3rd October | Rough Trade
It’s not your average Wednesday evening that you find yourself in the company of a menagerie of animals that includes a flamingo, a crocodile, and a talking budgie, along with a fusion of the most saccharine electro-pop and ear-splittingly intense roaring noise-rock. Kero Kero Bonito, however, are not your average band. They are far from that. Having surprise released Time ‘n’ Place just a few days before their Rough Trade show, the band’s new sonic direction very much defied anyone’s expectations following on from the kaleidoscopic, kawaii sensibilities of Bonito Generation. And this makes them all the more exciting.
Given the very recent album release, alongside the fact this is KKB’s first Bristol show, the atmosphere is palpably humming with anticipation for their performance, and evidence of the devoted and dedicated following they have gathered around them. The lights dim and the band come out launching into furious, clattering drums and growling guitar riffs that crescendo with intensity, until lead vocalist Sarah Midori Perry appears on stage and they hurl into ‘Outside’, the first track from the new record. Instantly showcasing the heavier, grungier side to their more recent material, there’s an immediate and infectious dynamism to their performance from the get-go.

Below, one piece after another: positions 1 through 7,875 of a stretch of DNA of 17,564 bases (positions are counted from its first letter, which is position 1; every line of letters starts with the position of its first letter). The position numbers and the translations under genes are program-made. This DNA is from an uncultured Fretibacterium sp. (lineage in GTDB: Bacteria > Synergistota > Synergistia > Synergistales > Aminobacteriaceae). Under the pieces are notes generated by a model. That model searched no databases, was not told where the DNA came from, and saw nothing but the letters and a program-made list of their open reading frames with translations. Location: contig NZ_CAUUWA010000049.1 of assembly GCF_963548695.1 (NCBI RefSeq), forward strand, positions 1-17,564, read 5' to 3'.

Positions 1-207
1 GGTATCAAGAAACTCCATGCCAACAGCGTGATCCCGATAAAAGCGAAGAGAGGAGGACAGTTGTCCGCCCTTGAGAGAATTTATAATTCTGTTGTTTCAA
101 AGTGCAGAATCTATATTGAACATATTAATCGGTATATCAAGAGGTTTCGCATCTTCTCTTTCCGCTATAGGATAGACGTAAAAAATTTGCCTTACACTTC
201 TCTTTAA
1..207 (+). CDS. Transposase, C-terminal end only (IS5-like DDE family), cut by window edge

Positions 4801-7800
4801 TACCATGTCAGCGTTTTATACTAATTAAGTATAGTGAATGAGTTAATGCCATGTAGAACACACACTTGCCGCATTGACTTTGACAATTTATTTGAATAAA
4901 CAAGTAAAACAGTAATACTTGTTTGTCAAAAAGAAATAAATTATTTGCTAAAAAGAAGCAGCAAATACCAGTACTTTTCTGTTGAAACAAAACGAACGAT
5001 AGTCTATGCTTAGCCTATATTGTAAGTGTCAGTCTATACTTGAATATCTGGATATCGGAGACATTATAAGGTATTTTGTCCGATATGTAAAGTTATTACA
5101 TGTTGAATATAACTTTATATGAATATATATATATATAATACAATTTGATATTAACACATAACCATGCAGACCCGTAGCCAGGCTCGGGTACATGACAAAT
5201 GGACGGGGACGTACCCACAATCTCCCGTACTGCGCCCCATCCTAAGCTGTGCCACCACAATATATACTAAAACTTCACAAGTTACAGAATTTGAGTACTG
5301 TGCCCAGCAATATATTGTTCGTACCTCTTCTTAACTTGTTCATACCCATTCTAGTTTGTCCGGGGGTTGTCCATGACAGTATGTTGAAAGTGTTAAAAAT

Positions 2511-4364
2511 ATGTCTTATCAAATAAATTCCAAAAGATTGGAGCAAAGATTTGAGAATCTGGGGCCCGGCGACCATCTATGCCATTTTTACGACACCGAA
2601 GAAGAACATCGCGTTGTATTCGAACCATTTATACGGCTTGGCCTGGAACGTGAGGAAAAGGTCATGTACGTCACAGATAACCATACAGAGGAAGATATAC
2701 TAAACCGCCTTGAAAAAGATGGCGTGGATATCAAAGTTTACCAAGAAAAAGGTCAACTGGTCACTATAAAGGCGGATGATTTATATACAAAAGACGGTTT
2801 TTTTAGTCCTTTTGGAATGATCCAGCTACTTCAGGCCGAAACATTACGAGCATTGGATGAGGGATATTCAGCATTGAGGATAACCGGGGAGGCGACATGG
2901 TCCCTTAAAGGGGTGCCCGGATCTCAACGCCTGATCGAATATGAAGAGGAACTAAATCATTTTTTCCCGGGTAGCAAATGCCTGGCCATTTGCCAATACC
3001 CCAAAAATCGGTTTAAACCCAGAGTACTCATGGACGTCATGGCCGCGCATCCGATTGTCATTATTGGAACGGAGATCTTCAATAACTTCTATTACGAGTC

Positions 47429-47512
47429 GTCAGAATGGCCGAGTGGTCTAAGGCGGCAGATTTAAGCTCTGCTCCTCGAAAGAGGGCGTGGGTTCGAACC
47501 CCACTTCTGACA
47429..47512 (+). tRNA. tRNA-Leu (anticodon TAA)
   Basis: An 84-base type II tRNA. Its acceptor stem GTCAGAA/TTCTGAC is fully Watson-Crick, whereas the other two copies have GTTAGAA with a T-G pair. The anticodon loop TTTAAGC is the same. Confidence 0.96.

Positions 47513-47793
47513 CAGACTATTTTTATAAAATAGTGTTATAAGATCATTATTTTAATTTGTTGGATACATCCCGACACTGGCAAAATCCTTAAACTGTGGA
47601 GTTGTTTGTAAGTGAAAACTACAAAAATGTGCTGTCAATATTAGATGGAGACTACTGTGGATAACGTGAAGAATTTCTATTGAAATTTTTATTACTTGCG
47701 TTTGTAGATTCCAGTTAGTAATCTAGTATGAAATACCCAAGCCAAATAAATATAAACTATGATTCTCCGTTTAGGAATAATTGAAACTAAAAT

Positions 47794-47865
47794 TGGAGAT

Attempting to resolve a problem with her monitor, Sarah begins chanting ‘KKB’ which is instantly picked up and echoed zealously by the crowd. There’s an undeniable, pervading sense of community in the air this evening, a testament to the enthusiasm and warmth that KKB emanate. ‘Lipslap’ is delivered with rapid-fire vocals and sharp rhythms, and following on, Sarah holds up a picture of a shrimp to announce the high-octane eccentricity of ‘Flamingo’, their performance of which, of course, features a flamingo plushie being paraded around on stage, and enthusiastic singing along to the catchy chorus. ‘Only Acting’ is received with similar fervour, as a significant majority of the crowd join in joyously, word-for-word.
For their live shows the original KKB trio have grown to a five-piece, with this being one of their earlier outings as a full band, and it makes for an all the more immersive sound. Playing a perfectly-balanced selection from their repertoire of songs, some of their older tracks are given a noisier edge, demonstrating the band’s dexterity for blending dreamy, glistening melodies and distorted, thunderous layers of sound with ease and a perpetual playfulness. ‘Trampoline’, which they play as their encore, illustrates this, as Sarah roars the chorus with gleeful ferocity amidst swathes of screeching feedback.
Introducing ‘Make Believe’ with a dedication to Bristol’s very own James Hankins, who created the music video for this track, there’s this uninhibited essence to the song that very much reflects the nature of KKB: they are just unashamedly themselves and here to have a good time, and make sure you do too. Their track ‘My Party’, which is understandably received with delight when they play it, pretty aptly sums this up as they invite everyone along for the ride. And, as this evening’s show, complete with stage props and a lot of dancing, evidenced, there ain’t no party like a KKB party.